How adoption gave Michael Thompson and his family life and love during the lockdown
One could argue Michael Thompson—and not Hideki Matsuyama—was the golfer hurt most by the Players Championship being canceled after one round due to the ongoing Coronavirus pandemic. Thompson trailed the Day 1 leader by five shots, but a bogey-free opening 68 at TPC Sawgrass had been the PGA Tour veteran’s best round during a difficult season, and much-needed proof his hard work was finally going to pay off. Instead, it was wiped from the record books.
“From my perspective, I felt like the rug was pulled out from under me, but at the same time, I know why,” Thompson said. “This is an unprecedented thing going on in our world and precautions needed to be taken. For me, I don’t have much to complain about.”
On the contrary, Thompson has plenty to be thankful for these days. While the 2013 Honda Classic winner may have lost some potentially lucrative tee times, he and his wife, Rachel, had something much more important on their schedules the following week. The couple, along with 3-year-old son Joshua, traveled to Topeka, Kan., to witness the induced birth of their adopted baby daughter, Laurel Marie.
“It’s really a joyous time for us,” Thompson said from an Airbnb house in Wichita where his newly formed foursome is hunkering down for the time being. “The birth mom was wonderful. She allowed my wife and I to be in the delivery room, and I even got to cut the umbilical cord.”
Suddenly, making cuts on tour didn’t seem so important.
“Knowing what was going to happen next week was very humbling and made golf less significant than we made it out to be,” Thompson said of the Players cancellation. “And with what’s going on with COVID-19, we kind of knew what road sports were going down with a lot of organizations canceling events. It turns out it was a good thing with how serious everything has gotten.”
The Thompsons’ story of welcoming life into the world is certainly refreshing during a dark time marked by disturbing death totals and rising coronavirus hospitalizations. But in addition to eagerly awaiting a return to normalcy in the world, the family is awaiting a return to their Sea Island home. Like many things around the country, the adoption process has slowed down during a global pandemic.
After being in Kansas for more than three weeks, Thomson says he expects to be there for about another two weeks while all the paperwork is finalized by various adoption and court staff forced to work from home. He says the same process took only two weeks total when the couple traveled to Kansas in 2016 to adopt their first child.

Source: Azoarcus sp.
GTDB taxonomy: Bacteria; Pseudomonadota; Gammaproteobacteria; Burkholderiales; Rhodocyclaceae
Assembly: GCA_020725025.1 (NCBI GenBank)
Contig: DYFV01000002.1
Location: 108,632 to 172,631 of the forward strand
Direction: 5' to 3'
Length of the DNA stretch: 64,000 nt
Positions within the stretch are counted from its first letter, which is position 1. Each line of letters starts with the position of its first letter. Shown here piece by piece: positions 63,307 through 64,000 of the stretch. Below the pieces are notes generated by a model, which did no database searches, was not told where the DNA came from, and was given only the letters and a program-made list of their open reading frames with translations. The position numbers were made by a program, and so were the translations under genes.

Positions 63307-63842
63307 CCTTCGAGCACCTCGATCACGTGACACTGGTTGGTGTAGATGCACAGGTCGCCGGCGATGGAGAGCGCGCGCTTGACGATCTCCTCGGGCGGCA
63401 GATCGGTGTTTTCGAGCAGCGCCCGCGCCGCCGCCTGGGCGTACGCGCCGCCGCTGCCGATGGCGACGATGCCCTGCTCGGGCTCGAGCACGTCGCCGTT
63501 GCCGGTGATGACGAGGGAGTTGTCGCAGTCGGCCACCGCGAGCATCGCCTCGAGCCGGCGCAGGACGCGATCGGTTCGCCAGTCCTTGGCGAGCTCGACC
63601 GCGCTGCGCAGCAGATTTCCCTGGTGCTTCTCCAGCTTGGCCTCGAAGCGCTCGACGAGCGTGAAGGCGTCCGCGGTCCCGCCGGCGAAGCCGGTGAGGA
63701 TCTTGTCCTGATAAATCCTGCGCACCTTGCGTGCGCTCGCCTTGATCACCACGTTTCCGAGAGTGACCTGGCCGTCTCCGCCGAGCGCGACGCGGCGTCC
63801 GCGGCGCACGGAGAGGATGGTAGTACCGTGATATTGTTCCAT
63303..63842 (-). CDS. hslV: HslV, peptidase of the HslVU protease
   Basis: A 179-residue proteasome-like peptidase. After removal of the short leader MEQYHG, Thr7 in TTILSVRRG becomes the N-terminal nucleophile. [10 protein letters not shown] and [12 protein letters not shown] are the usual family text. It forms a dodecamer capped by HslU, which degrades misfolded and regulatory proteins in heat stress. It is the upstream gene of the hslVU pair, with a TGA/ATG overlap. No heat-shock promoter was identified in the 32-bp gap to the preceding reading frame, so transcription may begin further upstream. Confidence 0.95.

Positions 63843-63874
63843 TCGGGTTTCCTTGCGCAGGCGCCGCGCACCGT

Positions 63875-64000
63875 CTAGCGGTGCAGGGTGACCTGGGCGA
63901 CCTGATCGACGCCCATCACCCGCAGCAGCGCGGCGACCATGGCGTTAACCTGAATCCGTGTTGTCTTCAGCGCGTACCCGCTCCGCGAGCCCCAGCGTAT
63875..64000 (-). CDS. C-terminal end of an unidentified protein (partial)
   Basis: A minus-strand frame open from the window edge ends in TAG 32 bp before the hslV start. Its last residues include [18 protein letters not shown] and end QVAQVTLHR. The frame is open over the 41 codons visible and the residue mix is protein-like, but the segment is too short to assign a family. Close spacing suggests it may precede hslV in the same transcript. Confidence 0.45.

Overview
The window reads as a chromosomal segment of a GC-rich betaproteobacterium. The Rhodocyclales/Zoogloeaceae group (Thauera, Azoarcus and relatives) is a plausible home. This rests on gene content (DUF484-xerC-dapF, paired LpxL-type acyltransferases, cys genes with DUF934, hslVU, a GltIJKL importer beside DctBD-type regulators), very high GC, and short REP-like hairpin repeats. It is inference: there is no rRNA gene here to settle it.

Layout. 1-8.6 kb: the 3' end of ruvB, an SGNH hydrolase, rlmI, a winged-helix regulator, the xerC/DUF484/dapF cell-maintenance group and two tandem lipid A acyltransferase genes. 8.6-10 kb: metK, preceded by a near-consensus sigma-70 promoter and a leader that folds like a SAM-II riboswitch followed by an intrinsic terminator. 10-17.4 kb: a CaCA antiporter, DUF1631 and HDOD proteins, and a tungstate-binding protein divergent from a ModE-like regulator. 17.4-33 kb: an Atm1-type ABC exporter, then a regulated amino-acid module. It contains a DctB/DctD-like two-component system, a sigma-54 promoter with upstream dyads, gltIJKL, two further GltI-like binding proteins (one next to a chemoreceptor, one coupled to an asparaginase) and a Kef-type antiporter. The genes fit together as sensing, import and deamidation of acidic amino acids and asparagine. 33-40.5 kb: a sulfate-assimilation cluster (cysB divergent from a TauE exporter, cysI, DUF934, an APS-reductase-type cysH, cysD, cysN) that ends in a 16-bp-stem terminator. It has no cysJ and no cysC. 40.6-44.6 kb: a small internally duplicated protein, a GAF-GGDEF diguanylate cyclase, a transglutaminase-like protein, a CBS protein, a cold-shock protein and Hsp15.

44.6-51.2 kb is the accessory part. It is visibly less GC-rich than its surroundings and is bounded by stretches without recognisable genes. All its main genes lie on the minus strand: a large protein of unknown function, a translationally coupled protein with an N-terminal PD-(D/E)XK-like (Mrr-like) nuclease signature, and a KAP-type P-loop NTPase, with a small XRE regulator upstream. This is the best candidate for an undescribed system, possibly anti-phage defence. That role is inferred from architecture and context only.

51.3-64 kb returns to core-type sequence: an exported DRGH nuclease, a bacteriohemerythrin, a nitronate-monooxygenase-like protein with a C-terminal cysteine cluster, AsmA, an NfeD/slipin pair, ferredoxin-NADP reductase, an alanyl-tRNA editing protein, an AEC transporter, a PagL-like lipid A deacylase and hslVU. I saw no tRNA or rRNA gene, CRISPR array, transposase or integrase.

“I encourage anyone who is on the fence just to take that step,” Thompson said of the adoption process, which this time started for he and his wife last September. “It’s long, and can be stressful, but at the same time it’s so rewarding when you do get that child.”
Then there’s the matter of actually traveling back home.
The plan is to avoid major airports or possibly drive. But it’s a 17-hour trip by car—and that’s before factoring in having a newborn and a toddler in tow. In the meantime, the Thompsons are comfortable in a Wichita house they rented on Airbnb. And it’s easy for Michael to see the silver lining in the PGA Tour's break as he has some unexpected time off from his job.
“It’s been a blessing actually for me to be here, especially with our second, it’s been really good,” Thompson said. “And not having added stress of having to prepare for tournament golf. I wish I could be playing, but at the same time, I get to be home and doing late-night feedings and changing dirty diapers.”
Thompson has also found a temporary place to practice and a friend-of-a-friend’s nearby home gym to stay in shape during the day. Keeping the momentum he was building will be even more important if the soon-to-be 35-year-old is to keep his PGA Tour card when play resumes with a severely truncated schedule.
Although Thompson has certainly had a unique quarantine existence as far as pro golfers go, the 2012 U.S. Open runner-up isn’t the only PGA Tour player with adopted children. Most notably, Bubba Watson and his wife, Angie, have a pair of their own, including a first, Caleb, who they met just 13 days before Bubba’s first of two Masters victories.
Watson has been open about the couple’s sometimes rocky adoption journey that included three devastating late rejections from birth moms (In the U.S. adoption process, the birth mother chooses the adopting parents) before finally finding success twice. Knowing that was a possible outcome, Thompson says he and Rachel kept their adoptions a secret from family members until everything was official. But after going through years of struggling with fertility issues, they couldn’t be happier with how things have turned out.
“I think we kind of had to go through that in order to solidify or truly know that adoption was the right plan for us. We’re so happy that we did," Thompson said. “I think the greatest thing about adoption is it’s one of the ultimate signs of love to bring somebody who’s not your own blood into your family and raise them. It’s hard to put it into words. My biggest fear as a father was not bonding with the child, whoever that was. As most parents know, as soon as you hold that baby, in your arms, it’s instant love. And it was the same for me even though my kids are not biologically my own, they’re still my kids. It’s just a really awesome experience.”
And the type of really awesome story we could all use a bit more of right now.